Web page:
Tuesday, April 2, 2013

A Symphony of Garden Flavors - Yukawatan at Karuizawa

Every now and then you found yourself the luckiest person on earth when you came across a meal that made you cry. Our dinner at Yukawatan in Japan's Karuizawa was one of them.

The hotel uses every opportunity to remind us the award Chef Noriyuki Hamada just won - this is found in the hotel lobby

The restaurant was located in Hotel Bleston Court in the Hoshinoya resort complex in Karuizawa - northwest of Tokyo and about 1.5 hours away by Shinkansan on the edge of Nagano prefecture. The young chef Noriyuki Hamada has gained quite a reputation with its interpretation of French cuisine using local ingredients and traditional Japanese cooking style since he became the head chef of this fine-dining restaurant almost 3 years ago. Last month at the 2013 Bocuse d'Or cooking contest - considered the equivalent of the prestigious Olympics in the culinary world - he beat out 21 other chefs from different countries and won the bronze medal, just behind contestants from France and Denmark. In fact Chef Hamada-san became only the second non-European medalists in the competition's 25 years history. This is the main reason why we made some twist and turn in our travel itinerary to fit in a stop to Karuizawa so we can pay a visit to the restaurant.

Exterior of the restaurant - sorry for the poor quality. That was the best I could pull off amid the heavy hailstorm as we entered the restaurant in a hurry.

The weather started to turn bad just as the sun began to set - first it's light rain, which turned into a heavy hailstorm - just at the time we had to walk through a dimly-lit, narrow stone path to the wooden cottage which houses the restaurant. I am sure on a normal day that 30 meter walk would have been a romantic stroll, but tonight it's something I could do without. Well, at least the champagne and the pre-meal snack of tuiles made with local cheeses quickly settled us down, and the messy hailstorm slowly became very lovely light snow flying across the window as the evening progressed.

Interior of the Restaurant - 9 tables, 24 seats
Our dinner was a 5-course seasonal menu, as part of the hotel's room and board package - with choices for soup, main and dessert. The menu changes regularly, taking advantage of many local ingredients found in the region at different time of the year. At the time of our visit they were also running a special Bocuse d'Or menu which showcased the award-winning dishes that Chef Hamada made at the contest - they certainly took advantage of his newly found fame.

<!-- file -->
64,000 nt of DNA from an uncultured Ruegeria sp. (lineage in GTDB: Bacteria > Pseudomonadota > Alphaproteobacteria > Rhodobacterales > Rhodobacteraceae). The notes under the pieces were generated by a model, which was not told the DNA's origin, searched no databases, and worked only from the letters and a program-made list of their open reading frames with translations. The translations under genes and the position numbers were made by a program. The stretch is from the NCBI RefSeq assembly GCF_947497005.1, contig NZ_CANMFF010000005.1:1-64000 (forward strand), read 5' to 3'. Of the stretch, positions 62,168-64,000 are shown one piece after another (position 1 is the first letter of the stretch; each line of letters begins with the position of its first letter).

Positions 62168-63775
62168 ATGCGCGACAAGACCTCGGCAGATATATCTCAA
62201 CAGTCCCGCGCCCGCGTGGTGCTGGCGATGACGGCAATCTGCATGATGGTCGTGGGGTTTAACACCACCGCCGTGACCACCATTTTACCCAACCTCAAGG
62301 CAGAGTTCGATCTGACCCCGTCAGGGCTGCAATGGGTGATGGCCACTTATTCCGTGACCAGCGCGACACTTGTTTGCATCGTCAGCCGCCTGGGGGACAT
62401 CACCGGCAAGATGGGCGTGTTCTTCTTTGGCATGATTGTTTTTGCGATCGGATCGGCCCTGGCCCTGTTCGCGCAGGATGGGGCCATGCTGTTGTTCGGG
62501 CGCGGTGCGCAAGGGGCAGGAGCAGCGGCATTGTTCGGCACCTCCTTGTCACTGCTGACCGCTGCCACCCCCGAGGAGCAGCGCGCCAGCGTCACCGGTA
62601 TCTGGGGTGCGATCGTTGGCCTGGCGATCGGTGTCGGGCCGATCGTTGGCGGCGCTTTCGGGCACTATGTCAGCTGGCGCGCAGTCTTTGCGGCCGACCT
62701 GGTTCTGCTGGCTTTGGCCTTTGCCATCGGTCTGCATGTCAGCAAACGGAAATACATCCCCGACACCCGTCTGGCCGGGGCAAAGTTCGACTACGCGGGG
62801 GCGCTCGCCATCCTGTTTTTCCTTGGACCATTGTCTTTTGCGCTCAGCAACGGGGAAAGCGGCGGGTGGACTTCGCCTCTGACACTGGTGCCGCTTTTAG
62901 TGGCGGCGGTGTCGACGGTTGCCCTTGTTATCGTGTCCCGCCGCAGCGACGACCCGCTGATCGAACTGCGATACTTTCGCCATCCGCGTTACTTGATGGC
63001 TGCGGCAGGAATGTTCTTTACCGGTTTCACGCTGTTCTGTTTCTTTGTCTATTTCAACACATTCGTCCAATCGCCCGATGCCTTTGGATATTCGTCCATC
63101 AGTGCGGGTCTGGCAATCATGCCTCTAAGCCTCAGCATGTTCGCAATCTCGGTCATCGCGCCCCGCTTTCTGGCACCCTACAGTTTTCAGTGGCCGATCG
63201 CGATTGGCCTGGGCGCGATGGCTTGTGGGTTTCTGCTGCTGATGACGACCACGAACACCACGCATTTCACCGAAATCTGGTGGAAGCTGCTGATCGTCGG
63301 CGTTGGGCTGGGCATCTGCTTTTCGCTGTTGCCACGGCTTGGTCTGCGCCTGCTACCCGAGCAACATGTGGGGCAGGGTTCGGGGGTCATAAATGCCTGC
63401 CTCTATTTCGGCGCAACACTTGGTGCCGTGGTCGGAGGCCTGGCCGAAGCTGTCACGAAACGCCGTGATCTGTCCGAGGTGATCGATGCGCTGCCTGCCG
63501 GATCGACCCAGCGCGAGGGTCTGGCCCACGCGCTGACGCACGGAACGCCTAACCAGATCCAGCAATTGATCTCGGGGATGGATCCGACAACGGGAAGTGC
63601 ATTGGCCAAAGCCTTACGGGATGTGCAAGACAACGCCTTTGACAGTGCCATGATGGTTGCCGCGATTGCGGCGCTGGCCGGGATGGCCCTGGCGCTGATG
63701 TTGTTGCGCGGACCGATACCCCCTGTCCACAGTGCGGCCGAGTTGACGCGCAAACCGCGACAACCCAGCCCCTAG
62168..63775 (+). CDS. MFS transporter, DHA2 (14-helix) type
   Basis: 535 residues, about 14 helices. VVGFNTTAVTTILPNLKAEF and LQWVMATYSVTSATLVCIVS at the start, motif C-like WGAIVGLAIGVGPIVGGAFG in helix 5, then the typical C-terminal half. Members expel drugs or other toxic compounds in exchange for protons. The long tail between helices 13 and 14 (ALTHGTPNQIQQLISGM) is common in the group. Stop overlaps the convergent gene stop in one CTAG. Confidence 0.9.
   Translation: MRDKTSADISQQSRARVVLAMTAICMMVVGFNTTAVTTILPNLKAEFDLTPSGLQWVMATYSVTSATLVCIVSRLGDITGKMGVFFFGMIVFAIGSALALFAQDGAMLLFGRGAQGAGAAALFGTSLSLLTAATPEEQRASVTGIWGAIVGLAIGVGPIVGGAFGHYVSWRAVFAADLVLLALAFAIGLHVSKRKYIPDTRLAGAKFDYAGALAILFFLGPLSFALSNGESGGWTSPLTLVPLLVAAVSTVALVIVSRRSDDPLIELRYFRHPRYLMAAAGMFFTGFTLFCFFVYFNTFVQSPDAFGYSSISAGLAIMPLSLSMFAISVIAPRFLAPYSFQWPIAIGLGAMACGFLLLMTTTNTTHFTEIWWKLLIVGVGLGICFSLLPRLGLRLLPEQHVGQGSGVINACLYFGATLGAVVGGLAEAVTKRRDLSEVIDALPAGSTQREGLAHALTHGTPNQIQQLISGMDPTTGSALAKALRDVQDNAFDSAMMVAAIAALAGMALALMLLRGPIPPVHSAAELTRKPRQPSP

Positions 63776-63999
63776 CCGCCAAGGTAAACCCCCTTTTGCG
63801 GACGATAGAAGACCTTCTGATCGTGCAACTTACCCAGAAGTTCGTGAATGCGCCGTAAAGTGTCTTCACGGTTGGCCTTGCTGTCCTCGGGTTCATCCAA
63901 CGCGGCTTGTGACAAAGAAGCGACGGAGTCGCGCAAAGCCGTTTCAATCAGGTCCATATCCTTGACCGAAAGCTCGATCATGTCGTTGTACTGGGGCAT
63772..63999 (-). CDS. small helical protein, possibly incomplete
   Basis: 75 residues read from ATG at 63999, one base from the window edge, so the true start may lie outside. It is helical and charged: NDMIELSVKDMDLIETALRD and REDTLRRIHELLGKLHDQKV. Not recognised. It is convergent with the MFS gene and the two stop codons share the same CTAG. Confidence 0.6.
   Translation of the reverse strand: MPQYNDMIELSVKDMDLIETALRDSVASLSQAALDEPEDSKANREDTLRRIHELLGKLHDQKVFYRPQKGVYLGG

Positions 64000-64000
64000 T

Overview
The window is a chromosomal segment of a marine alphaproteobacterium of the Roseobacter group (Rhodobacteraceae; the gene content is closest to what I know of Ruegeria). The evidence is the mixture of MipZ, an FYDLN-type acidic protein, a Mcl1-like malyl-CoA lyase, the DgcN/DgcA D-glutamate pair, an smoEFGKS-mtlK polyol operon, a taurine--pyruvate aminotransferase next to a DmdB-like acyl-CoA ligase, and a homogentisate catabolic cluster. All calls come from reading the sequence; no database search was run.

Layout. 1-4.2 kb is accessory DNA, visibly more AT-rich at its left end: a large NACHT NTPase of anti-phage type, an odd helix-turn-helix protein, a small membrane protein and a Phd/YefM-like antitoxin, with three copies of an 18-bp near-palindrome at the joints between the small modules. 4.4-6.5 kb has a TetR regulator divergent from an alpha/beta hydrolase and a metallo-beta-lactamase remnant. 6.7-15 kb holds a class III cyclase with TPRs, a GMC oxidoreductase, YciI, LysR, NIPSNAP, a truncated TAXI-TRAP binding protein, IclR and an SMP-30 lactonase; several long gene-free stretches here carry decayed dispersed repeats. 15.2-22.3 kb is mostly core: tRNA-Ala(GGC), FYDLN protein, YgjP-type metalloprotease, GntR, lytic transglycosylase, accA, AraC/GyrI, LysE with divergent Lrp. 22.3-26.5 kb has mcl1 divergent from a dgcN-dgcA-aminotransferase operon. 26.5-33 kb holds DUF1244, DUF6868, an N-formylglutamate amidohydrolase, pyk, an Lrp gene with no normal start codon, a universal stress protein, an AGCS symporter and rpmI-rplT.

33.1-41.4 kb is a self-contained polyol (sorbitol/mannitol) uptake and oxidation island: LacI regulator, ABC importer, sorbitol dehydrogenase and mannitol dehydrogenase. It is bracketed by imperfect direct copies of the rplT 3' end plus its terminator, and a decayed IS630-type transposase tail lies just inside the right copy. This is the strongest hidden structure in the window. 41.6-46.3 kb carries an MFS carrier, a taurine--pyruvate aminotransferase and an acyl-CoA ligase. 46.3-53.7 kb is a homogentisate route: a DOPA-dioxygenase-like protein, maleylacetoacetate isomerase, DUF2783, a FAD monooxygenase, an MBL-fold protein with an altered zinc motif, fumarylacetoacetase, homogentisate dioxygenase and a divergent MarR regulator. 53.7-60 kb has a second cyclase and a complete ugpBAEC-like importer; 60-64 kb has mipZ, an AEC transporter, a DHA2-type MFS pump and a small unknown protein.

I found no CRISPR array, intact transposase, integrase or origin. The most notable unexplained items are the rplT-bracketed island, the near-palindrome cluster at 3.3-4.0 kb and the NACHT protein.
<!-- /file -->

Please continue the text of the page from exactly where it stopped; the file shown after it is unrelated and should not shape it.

Amuse Bouche
We were speechless when the amuse bouche was presented. It's in the form of 6 finger food served on top of 6 stones in different colors sitting on a wooden platter. "An introduction to tonight's menu by a mini six course dinner", as our waitress came to explain about the dish. In the order just like a formal meal, we began with a pork belly sandwich as appetizer, then salmon wrapped in radish, an onion "au gratin" soup (which was a spherified onion consomme), a carp and cream cheese roll, a croquette with wild boar meat, and the "dessert" of chocolate truffle with foie gras. Each piece was made perfectly, and no little details were overlooked - even the stones on which the food sat on were prepared at different serving temperature. For example, the salmon was on a slightly cold stone, while the soup and croquette were in warmed stones, and chocolate were served with a chilled one.

Bread and butter - House-made baguette roll, and tofu spread
"Can something possibly look so good and so delicious, like we have never seen or tasted?" - This is unarguably the most impressive amuse bouche dish I have ever experienced and that's a question I still wonder every now and then ever since. Just as we were at awe over the display of amuse bouche, the waitress brought us the bread and a tofu spread (there's regular salted and non-salted butter as well)
Entree: Tartar of snow trout and yuzu, with a hint of Spring (信濃雪鱒のシャルロット)
We were equally impressed with our first course of tartar of snow trout and yuzu, with a hint of spring. Snow trout (Shinano Yukimasu) is an indigenous river fish commonly found in the region. The meat was diced and marinated in yuzu juice, on top was the snow trout roe and edible flower petals plated like a spring garden. On the sides of the tartar were mountain yam julienne, and at the bottom, a chrysanthemum puree with sakura salt sprinkled on the plate. An emphatic hint of Spring with such a refreshing and colorful and visually pleasing dish.

Soupe: Parsnip Soup with Cumin
Poisson: Iwana Mountain Trout with Spring Harvests (安曇野産大岩魚のコンフィ 白ジャガイモのエクラゼと共に)

We continued our journey through the best local ingredients in stunning presentations with our next two courses of soup and poisson (fish). First up was the parsnip soup was served with a dash of cream and sprinkles of cumin, in a wide coffee cup. It was followed by the fish course of Iwana mountain trout from the nearby town of Azumino, which was poached and served with seasonal vegetables and herbs on a bed of mashed potatoes with mustard and onions. The fish was firm and light but the flavor was greatly enhanced by the presence of fresh herbs and greens.

Viande: Boudin Blanc and Salted Pork Pot-au-feu (ダボス牧場の伊藤さんが育てた高原豚とカスレ)